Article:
The Brain Pirates by John W. Campbell:
Science Fiction Inventions, Technology and Ideas

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The possibilities presented by a race of animals adept in the use of telepathy are endless ó and amusing. In his latest Penton-and-Blake novelet, THE BRAIN PIRATES, John W. Campbell, Jr. dwells on the more amusing angles of the problem. Hereíre a few words from the author himself on the subject of telepathically adapted creatures.

Telepathy is old and much-used in stories. Itís not so much that every author thoroughly believes In, and expects the eventual success of this method of communication, but that every author believes In and knows darned well he has to have dramatic action. And surely, every person who has ever studied a foreign language knows the utter lack of dramatics or action in the learning of a strangerís language.
That alone, I think, is reason enough for the barrage of telepathy. But thereís more, too. The giraffe has no effective vocal cords. The only known way to get a rabbit to use the equipment he has is to kill him, slowly and lingeringly. When the rabbit is convinced he is dying, and the pain is quite unbearable, heíll use his apparatus. Not before. If two mammals of Earth, our own planet and own animal-type, donít and practically canít speak, the chances are pretty fair weíll meet a race that canít, or at least doesnít.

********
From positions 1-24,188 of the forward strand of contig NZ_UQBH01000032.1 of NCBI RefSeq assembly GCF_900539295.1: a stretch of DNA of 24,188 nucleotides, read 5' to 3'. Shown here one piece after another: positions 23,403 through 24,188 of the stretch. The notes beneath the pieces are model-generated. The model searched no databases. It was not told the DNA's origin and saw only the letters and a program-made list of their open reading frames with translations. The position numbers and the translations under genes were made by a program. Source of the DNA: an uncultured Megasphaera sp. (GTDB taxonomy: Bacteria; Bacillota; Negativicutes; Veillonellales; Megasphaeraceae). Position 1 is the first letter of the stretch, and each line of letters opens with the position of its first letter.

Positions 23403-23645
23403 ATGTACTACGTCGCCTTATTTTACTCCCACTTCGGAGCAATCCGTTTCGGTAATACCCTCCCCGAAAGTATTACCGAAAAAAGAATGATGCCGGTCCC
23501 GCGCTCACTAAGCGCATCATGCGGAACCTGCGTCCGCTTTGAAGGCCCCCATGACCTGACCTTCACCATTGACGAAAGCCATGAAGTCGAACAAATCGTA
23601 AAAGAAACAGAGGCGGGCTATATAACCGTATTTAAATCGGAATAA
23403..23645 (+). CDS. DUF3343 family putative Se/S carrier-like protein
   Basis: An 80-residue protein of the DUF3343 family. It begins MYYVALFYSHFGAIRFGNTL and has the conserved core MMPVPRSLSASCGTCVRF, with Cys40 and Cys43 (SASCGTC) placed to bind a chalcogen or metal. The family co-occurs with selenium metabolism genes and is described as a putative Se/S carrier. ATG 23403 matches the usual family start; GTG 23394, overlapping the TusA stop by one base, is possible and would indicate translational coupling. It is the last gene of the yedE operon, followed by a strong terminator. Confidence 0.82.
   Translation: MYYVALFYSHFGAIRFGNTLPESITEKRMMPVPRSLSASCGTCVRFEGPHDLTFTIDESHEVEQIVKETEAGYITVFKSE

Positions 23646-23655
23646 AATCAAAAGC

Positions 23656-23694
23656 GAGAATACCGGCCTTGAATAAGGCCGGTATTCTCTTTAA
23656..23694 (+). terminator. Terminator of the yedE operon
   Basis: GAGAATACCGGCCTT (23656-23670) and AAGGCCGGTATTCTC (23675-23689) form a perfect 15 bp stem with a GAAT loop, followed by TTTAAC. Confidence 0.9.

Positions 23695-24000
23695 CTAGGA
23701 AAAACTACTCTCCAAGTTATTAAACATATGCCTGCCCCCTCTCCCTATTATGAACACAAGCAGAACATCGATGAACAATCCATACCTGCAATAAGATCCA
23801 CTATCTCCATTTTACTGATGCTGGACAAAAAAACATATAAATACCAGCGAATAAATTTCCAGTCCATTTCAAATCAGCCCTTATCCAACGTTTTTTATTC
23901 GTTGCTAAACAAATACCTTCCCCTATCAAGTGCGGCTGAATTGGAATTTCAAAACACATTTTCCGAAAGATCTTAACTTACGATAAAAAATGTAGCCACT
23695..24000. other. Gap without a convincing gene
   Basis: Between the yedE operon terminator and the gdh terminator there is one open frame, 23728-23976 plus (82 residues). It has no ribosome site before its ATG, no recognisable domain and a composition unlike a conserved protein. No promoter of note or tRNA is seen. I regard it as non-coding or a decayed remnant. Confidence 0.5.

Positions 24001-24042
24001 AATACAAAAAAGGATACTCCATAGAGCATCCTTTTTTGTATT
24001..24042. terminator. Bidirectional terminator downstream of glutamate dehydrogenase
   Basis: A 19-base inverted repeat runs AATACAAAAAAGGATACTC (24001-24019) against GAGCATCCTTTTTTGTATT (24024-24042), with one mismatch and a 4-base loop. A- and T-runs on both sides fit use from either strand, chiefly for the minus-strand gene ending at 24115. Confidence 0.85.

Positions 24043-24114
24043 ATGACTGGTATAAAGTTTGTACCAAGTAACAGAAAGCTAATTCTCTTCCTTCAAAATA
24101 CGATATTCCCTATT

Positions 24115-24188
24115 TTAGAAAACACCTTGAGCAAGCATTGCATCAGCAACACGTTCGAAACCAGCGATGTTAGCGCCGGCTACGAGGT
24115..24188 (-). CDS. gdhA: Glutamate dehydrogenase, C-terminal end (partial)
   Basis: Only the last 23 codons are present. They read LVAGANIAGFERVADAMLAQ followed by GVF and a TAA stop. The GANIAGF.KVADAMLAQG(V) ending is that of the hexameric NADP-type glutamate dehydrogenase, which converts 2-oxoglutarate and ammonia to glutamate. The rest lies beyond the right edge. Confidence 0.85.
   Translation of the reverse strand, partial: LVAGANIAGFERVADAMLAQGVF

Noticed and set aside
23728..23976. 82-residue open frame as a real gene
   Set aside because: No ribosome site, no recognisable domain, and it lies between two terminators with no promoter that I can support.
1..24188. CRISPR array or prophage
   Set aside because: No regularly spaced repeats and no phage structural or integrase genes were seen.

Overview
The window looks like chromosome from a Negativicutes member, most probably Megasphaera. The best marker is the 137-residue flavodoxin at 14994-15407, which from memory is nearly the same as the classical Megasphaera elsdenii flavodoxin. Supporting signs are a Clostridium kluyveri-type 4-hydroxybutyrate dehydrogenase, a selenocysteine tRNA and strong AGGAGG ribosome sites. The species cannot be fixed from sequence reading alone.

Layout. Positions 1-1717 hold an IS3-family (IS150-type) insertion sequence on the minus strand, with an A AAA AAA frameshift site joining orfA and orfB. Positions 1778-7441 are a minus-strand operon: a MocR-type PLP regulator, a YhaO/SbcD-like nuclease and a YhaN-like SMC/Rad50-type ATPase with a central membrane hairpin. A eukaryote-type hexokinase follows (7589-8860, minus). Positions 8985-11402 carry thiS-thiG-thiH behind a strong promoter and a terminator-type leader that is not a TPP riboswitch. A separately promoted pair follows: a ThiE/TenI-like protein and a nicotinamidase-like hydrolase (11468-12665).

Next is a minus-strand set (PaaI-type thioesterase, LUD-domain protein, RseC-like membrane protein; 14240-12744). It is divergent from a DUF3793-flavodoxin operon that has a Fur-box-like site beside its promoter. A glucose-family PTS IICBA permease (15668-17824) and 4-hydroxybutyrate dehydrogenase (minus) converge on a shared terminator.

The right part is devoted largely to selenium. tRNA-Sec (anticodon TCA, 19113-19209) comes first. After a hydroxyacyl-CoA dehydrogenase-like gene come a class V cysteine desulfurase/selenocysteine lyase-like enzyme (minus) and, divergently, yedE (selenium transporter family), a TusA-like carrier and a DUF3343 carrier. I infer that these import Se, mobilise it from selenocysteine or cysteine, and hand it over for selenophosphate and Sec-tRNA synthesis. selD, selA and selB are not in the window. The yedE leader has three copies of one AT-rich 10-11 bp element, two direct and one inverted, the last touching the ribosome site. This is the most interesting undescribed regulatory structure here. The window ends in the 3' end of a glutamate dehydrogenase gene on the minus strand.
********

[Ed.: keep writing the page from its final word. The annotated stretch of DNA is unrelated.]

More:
And how about a race equipped with two larynxes A race that could sing and talk chords? Man couldnít possibly learn that language. But Lord, telepathy ought to be good for something more than practical uses! We have a world full of vocal-equipped animals. How about a world full of telepathically equipped animals? Then itís a fact that about the best known ó and practical today ó method of invisibility is hypnotism. Hypnotize the subject, tell him he canít see Mr. Xenephon Plantagenet, and he canít see Mr. Plantagenet.
The havoc a mischievous, telepathic animal could create in a civilized world!
The only satellite of the tenth planet from the Sun turns out to be inhabited by sneaky telepaths who easily move about in its higher gravity and dim sunlight. They are, however, no match for clever explorers from Earth.

(From 'The Brain Pirates' by John Campbell)

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